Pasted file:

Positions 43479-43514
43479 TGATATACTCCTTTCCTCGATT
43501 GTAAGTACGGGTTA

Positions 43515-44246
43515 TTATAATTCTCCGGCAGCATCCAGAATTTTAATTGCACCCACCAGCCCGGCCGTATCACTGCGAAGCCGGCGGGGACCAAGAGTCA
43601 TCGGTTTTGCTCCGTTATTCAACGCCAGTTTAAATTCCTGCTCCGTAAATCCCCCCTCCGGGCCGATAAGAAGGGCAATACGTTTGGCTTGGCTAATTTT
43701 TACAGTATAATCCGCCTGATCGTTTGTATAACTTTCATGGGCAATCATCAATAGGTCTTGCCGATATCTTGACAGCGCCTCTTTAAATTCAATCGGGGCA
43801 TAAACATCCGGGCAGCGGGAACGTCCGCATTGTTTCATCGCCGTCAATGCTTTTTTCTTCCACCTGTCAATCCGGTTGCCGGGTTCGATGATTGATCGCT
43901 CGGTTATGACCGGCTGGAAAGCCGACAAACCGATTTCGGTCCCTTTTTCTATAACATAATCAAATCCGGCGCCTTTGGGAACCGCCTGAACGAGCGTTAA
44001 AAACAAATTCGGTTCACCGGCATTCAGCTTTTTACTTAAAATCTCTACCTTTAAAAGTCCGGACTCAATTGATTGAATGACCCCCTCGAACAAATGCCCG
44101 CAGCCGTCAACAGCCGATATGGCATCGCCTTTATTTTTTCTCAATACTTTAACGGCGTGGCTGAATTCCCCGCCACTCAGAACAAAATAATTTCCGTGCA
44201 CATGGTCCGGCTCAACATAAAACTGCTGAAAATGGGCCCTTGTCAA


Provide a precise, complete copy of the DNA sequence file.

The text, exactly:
Positions 43479-43514
43479 TGATATACTCCTTTCCTCGATT
43501 GTAAGTACGGGTTA

Positions 43515-44246
43515 TTATAATTCTCCGGCAGCATCCAGAATTTTAATTGCACCCACCAGCCCGGCCGTATCACTGCGAAGCCGGCGGGGACCAAGAGTCA
43601 TCGGTTTTGCTCCGTTATTCAACGCCAGTTTAAATTCCTGCTCCGTAAATCCCCCCTCCGGGCCGATAAGAAGGGCAATACGTTTGGCTTGGCTAATTTT
43701 TACAGTATAATCCGCCTGATCGTTTGTATAACTTTCATGGGCAATCATCAATAGGTCTTGCCGATATCTTGACAGCGCCTCTTTAAATTCAATCGGGGCA
43801 TAAACATCCGGGCAGCGGGAACGTCCGCATTGTTTCATCGCCGTCAATGCTTTTTTCTTCCACCTGTCAATCCGGTTGCCGGGTTCGATGATTGATCGCT
43901 CGGTTATGACCGGCTGGAAAGCCGACAAACCGATTTCGGTCCCTTTTTCTATAACATAATCAAATCCGGCGCCTTTGGGAACCGCCTGAACGAGCGTTAA
44001 AAACAAATTCGGTTCACCGGCATTCAGCTTTTTACTTAAAATCTCTACCTTTAAAAGTCCGGACTCAATTGATTGAATGACCCCCTCGAACAAATGCCCG
44101 CAGCCGTCAACAGCCGATATGGCATCGCCTTTATTTTTTCTCAATACTTTAACGGCGTGGCTGAATTCCCCGCCACTCAGAACAAAATAATTTCCGTGCA
44201 CATGGTCCGGCTCAACATAAAACTGCTGAAAATGGGCCCTTGTCAA